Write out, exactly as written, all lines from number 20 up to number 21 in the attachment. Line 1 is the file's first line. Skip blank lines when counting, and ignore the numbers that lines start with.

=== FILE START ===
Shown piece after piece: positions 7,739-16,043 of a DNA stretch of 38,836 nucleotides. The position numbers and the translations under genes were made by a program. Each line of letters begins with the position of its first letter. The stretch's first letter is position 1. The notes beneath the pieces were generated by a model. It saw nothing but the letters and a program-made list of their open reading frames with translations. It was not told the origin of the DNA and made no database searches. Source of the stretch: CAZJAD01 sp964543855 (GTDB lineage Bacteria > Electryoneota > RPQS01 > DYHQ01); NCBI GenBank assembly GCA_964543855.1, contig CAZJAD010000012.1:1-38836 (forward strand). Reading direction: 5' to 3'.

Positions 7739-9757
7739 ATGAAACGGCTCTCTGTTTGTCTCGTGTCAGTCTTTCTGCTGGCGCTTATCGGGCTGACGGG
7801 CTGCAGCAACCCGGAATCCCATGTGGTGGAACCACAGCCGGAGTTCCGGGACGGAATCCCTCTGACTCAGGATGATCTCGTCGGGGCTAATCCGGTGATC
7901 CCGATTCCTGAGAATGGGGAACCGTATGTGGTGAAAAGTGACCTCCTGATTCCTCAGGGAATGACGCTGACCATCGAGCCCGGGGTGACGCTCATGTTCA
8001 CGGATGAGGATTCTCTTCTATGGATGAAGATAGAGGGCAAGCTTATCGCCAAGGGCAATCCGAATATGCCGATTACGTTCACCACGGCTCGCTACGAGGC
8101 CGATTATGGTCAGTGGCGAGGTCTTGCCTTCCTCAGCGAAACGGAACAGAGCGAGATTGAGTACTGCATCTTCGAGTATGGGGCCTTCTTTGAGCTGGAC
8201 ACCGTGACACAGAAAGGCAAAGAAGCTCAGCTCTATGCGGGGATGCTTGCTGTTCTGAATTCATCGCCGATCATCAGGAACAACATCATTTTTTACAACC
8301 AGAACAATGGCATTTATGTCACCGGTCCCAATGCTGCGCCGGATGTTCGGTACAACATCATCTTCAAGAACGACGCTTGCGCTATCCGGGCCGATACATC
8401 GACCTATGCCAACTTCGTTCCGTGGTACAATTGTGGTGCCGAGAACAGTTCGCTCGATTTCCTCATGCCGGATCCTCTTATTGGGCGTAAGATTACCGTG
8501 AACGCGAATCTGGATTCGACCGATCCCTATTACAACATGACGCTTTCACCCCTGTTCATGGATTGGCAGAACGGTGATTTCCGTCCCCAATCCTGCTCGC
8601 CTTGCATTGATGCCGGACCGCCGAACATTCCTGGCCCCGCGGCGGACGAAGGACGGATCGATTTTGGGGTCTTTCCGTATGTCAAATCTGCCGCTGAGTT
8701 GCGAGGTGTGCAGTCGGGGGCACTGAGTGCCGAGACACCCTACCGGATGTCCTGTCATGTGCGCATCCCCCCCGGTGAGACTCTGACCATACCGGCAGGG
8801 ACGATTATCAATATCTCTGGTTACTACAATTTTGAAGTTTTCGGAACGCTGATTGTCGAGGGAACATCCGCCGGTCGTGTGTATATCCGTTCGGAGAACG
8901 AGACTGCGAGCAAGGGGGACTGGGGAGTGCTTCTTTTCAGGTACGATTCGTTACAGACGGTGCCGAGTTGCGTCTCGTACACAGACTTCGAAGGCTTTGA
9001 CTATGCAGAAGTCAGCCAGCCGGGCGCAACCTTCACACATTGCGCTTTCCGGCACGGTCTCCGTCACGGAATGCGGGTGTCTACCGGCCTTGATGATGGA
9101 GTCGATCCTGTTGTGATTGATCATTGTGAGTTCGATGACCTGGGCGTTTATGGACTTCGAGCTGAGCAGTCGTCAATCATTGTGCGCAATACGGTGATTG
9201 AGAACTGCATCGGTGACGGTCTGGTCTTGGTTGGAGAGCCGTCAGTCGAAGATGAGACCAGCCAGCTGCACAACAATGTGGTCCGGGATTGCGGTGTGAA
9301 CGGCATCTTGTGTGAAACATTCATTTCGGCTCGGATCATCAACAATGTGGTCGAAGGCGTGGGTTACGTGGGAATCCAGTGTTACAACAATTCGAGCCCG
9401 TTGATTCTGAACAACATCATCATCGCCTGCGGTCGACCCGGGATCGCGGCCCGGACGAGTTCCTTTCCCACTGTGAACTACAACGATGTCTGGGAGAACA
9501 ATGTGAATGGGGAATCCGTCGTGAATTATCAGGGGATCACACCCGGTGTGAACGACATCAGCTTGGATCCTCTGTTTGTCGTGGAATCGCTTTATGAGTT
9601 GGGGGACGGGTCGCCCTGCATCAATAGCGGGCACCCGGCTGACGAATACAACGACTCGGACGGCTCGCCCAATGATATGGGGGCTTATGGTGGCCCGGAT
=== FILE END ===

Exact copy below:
9401 TTGATTCTGAACAACATCATCATCGCCTGCGGTCGACCCGGGATCGCGGCCCGGACGAGTTCCTTTCCCACTGTGAACTACAACGATGTCTGGGAGAACA
9501 ATGTGAATGGGGAATCCGTCGTGAATTATCAGGGGATCACACCCGGTGTGAACGACATCAGCTTGGATCCTCTGTTTGTCGTGGAATCGCTTTATGAGTT